The bus is old and falling apart, but it was all I could afford. My parents don't know I've gone. They'll scream at me later. I have to know though. I have to know what’s out here.

The city is, I don't know. Different. Boring. I thought cities were meant to be full of life and activity. People everywhere, going about their business in a giant rush. There are definitely more people here than home. There are taller buildings that don't look like they're about to fall down. There's no obvious access to their lower levels either. There are still oldies, but they don't look friendly. There are rats just everywhere and almost no cats and dogs to chase them. The few dogs I did see looked like they wanted to chase me instead.

There's also nothing about the skeleton. I've been to several information points but none of them have a listing for it. No one wants to talk to me either. People on the street just ignore me. The shop attendants scoff at me and tell me to leave once I've paid for what I bought. I don't want to explore on my own. That seems a step too far, but maybe I’ll have to?

I don't have to! Someone stopped me while I was looking at a bus schedule. I thought for a moment there might be a bus that runs out there. But there isn't. Anyway, this woman approached me. Said shes been following me for a while. Knows that I've been asking dumb questions and wanted to make sure I didn't ask the wrong people. She’s like me, she said. She wants to know more about the skeletons too. She believes that the one that was here has been moved. Taken away. Reduced to powder for study. We’re going out to where she thinks it used to be tomorrow.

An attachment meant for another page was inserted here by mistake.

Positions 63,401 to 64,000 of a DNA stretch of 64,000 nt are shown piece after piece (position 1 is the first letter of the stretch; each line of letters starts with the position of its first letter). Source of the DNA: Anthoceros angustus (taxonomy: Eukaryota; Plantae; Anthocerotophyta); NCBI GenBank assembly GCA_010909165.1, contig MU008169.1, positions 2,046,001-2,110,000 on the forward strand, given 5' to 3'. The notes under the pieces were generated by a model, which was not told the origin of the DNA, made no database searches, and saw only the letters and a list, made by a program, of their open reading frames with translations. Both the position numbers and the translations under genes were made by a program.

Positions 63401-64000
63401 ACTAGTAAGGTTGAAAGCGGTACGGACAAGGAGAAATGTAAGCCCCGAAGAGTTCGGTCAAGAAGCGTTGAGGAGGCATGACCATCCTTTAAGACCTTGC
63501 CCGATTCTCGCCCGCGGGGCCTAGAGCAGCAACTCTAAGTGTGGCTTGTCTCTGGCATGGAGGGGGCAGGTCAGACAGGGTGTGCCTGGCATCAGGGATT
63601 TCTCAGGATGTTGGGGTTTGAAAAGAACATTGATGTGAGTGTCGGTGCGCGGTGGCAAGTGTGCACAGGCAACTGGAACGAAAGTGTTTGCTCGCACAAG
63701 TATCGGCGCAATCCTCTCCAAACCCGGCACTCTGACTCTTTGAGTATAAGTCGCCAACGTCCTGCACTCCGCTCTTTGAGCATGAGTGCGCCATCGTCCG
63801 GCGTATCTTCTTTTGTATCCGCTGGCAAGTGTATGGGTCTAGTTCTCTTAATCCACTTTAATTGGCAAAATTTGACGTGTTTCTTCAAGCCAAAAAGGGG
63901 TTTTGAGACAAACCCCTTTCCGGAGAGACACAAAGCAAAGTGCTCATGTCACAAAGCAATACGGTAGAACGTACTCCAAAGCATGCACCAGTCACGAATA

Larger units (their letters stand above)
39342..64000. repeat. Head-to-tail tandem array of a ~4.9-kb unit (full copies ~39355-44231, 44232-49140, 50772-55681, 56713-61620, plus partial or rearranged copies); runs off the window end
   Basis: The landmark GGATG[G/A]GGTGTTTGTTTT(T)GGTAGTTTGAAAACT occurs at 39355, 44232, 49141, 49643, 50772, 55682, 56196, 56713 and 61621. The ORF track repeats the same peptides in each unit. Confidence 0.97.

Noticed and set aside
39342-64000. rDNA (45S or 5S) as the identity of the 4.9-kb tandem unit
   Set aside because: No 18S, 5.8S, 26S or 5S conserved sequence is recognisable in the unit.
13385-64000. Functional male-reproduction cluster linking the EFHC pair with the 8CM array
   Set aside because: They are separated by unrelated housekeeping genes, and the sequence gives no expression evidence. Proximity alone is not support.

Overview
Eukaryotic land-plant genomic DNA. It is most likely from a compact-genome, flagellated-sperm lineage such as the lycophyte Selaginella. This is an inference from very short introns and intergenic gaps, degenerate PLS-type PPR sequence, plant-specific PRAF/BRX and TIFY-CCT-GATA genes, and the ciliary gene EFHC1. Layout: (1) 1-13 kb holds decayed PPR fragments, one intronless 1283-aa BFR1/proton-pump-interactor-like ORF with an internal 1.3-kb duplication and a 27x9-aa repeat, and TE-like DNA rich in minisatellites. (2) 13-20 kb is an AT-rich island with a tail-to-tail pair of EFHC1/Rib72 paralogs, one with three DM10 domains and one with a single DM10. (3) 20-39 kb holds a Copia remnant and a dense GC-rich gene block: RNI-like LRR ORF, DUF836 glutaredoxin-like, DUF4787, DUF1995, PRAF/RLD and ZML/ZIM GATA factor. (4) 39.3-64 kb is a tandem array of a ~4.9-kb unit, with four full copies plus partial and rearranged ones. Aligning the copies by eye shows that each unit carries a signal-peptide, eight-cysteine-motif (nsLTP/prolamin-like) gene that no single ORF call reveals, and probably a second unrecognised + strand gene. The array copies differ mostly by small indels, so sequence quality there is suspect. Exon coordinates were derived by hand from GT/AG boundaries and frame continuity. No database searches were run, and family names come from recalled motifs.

She was wrong. My god, was she wrong.

It’s still here. But there's nothing else. You can see where the buildings used to be. Like the fence on the highway, they’ve just been torn down.

Beyond those foundations is the skeleton and it is massive. So much bigger than the one back home. There's more of it too. Our one doesn't have a tail or a skull. This one has both. The teeth are long and sharp and the tail tapers to such thinness that the woman I’m with thinks it was used to whip things. The concept just fills my head with images.

But that's not even the biggest surprise. There's a person down there. It’s hard to tell from how far back we are, but they’re in a bright yellow coat. It’s flapping in the breeze. It looks like a cape. The hood of the coat is pulled all the way over their head. They’re standing on the spine of the skeleton, inside the rib cage.

In front of them is something that I never expected. I have no idea what it is and neither does this woman. It’s a twenty foot tall bright orange monolith. That’s the word she used. It just looks like a large rectangular stone. Carved out of something orange. As we watch, as the person down inside the skeleton watches, the monolith pulses and I feel a ringing in my ears before everything goes black.